Arriving on the cusp of a new millenium, _The Blair Witch Project_ has
inspired some controversy: praised by some for challenging conventional
Hollywood film techniques and employing internet technologies to advertise
its various "intertexts," it has been criticized by others for its
"unwatchability," its commerciality and manipulation through a myth of
authenticity.  What do the movie's innovations (or derivations) tell us
about millenial audiences and anxieties and the role of cinematic
narrative in the twenty-first century?

The editors of Critical Approaches seek proposals for academic essays on
the Blair Witch Project and its relationship to technology, audience,
film-making, the Gothic, horror, documentary genres, intertextuality,
aesthetic, "watchability," and contemporary culture more generally.
Comparison with other films and film genres are welcome.  Especially
welcome are analyses of the film as a "millenial" phenomenon.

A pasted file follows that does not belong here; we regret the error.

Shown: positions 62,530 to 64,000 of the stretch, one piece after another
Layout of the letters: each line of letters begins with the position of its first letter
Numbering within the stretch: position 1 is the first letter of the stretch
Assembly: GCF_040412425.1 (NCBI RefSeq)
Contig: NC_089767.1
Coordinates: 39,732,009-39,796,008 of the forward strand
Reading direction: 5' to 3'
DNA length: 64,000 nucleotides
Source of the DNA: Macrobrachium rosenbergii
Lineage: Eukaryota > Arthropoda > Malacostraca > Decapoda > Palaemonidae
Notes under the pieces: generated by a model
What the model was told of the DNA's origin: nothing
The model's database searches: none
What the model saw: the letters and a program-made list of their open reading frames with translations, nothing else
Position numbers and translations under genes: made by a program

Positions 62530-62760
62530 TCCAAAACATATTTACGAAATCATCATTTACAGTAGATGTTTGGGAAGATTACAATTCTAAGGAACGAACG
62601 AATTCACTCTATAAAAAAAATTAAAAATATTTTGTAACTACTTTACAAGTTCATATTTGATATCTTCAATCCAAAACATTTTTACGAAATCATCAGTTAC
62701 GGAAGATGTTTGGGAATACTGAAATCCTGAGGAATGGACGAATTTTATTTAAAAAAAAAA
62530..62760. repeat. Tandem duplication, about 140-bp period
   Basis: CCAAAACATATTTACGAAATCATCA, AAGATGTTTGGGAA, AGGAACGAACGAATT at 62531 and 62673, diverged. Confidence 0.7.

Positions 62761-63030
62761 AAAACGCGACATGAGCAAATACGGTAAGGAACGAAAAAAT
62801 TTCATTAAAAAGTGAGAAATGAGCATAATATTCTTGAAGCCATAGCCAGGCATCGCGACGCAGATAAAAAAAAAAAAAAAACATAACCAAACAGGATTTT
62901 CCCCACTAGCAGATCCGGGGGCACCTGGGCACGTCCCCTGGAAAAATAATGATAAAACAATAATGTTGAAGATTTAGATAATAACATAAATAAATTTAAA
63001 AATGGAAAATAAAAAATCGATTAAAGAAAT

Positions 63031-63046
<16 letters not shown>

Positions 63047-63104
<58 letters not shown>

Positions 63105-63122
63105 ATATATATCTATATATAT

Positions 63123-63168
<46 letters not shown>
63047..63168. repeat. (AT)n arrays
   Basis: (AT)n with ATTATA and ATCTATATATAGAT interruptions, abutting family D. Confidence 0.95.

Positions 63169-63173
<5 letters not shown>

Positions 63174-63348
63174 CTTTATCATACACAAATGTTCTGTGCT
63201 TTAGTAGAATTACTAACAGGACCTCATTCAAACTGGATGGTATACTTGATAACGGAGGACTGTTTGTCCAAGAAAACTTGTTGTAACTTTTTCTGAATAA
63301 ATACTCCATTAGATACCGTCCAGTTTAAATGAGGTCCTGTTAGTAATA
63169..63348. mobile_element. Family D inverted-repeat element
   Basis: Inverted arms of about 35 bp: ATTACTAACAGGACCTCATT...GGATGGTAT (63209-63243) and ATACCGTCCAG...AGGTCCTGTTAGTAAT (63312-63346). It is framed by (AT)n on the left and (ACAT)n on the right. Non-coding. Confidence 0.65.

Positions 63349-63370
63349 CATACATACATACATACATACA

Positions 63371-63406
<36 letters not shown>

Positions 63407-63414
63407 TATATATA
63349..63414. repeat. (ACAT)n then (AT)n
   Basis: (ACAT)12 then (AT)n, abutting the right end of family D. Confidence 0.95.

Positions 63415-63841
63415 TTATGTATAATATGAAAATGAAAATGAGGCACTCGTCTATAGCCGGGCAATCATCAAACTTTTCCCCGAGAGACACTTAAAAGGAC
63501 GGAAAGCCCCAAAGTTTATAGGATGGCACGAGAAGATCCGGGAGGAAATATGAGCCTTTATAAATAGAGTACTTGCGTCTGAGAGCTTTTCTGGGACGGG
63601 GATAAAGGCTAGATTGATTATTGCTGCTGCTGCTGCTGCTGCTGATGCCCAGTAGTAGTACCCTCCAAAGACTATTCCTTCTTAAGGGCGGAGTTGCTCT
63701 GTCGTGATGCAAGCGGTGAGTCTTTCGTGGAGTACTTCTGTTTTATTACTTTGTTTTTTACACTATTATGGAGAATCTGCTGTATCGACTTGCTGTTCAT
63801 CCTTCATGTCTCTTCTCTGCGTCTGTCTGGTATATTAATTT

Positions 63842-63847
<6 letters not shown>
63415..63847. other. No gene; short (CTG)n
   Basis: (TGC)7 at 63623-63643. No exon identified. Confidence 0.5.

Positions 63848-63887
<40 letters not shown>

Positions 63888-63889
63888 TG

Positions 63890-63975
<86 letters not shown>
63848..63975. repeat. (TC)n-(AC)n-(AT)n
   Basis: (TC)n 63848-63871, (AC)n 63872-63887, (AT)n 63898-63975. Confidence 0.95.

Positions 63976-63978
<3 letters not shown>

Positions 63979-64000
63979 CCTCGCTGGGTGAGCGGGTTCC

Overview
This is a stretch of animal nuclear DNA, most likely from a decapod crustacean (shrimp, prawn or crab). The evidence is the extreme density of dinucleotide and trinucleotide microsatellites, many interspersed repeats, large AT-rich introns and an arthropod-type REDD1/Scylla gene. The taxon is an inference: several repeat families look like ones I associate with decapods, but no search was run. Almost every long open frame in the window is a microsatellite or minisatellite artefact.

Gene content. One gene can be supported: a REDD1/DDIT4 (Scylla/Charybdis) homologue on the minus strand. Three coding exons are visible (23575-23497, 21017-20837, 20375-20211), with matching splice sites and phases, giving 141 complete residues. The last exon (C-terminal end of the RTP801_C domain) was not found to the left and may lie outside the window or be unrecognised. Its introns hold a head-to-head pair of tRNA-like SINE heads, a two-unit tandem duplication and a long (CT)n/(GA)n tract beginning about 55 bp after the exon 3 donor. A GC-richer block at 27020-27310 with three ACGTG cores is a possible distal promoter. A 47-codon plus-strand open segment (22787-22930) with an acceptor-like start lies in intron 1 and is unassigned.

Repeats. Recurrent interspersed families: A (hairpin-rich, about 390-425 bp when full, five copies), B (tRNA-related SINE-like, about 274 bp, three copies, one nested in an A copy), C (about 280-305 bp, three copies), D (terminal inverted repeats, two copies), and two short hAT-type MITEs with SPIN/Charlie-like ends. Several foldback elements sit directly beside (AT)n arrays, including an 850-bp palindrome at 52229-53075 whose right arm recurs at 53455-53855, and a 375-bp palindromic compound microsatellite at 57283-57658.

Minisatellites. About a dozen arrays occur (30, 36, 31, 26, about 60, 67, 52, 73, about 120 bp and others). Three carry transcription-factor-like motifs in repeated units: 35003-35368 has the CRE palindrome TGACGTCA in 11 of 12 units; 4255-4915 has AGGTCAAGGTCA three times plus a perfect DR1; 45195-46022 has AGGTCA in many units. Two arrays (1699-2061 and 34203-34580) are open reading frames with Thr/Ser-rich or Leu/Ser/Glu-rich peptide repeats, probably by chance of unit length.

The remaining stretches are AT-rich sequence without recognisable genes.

1-2 page abstract submissions, (not full essays, yet) should be sent in
duplicate by June 15, 2000 to:

        Jeffrey Andrew Weinstock
        97 Stage Harbor Road
        Marlborough, CT 06447

Electronic submissions may be forwarded to Sarah Higley at

                [log in to unmask]

        ..if there are no attachments.  For electronic submissions
        with attachments, please forward to Sarah Higley at

                [log in to unmask]

Inquiries may be addressed to Jeffrey Weinstock at <[log in to unmask]>
or Sarah Higley at <[log in to unmask]>.

Sarah L. Higley                            [log in to unmask]
Associate Professor of English                office:  (716) 275-9261
The University of Rochester                   fax:     (716) 442-5769
Rochester NY, 14627
Py dydwc glein / O erddygnawt vein?
"What brings a gem from a hard stone?"               Book of Taliesin

Screen-L is sponsored by the Telecommunication & Film Dept., the
University of Alabama: